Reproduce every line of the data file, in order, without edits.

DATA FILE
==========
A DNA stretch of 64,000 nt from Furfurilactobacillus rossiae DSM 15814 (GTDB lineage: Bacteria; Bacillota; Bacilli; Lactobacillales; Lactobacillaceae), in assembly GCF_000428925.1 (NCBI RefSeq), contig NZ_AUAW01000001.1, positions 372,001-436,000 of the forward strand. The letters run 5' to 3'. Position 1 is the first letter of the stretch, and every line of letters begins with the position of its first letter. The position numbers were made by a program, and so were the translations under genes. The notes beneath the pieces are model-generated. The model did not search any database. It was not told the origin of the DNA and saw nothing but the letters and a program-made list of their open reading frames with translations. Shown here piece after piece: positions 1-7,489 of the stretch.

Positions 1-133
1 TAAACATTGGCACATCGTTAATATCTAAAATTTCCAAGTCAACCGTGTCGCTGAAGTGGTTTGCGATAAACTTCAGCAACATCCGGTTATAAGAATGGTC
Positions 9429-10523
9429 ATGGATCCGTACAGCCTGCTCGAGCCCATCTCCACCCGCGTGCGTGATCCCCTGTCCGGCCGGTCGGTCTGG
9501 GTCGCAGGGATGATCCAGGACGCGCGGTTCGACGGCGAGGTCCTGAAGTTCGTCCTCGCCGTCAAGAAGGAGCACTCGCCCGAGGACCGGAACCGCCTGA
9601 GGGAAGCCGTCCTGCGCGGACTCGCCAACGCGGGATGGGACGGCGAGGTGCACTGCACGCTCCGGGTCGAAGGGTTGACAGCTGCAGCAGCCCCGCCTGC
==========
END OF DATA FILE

A DNA stretch of 64,000 nt from Furfurilactobacillus rossiae DSM 15814 (GTDB lineage: Bacteria; Bacillota; Bacilli; Lactobacillales; Lactobacillaceae), in assembly GCF_000428925.1 (NCBI RefSeq), contig NZ_AUAW01000001.1, positions 372,001-436,000 of the forward strand. The letters run 5' to 3'. Position 1 is the first letter of the stretch, and every line of letters begins with the position of its first letter. The position numbers were made by a program, and so were the translations under genes. The notes beneath the pieces are model-generated. The model did not search any database. It was not told the origin of the DNA and saw nothing but the letters and a program-made list of their open reading frames with translations. Shown here piece after piece: positions 1-7,489 of the stretch.

Positions 1-133
1 TAAACATTGGCACATCGTTAATATCTAAAATTTCCAAGTCAACCGTGTCGCTGAAGTGGTTTGCGATAAACTTCAGCAACATCCGGTTATAAGAATGGTC
Positions 9429-10523
9429 ATGGATCCGTACAGCCTGCTCGAGCCCATCTCCACCCGCGTGCGTGATCCCCTGTCCGGCCGGTCGGTCTGG
9501 GTCGCAGGGATGATCCAGGACGCGCGGTTCGACGGCGAGGTCCTGAAGTTCGTCCTCGCCGTCAAGAAGGAGCACTCGCCCGAGGACCGGAACCGCCTGA
9601 GGGAAGCCGTCCTGCGCGGACTCGCCAACGCGGGATGGGACGGCGAGGTGCACTGCACGCTCCGGGTCGAAGGGTTGACAGCTGCAGCAGCCCCGCCTGC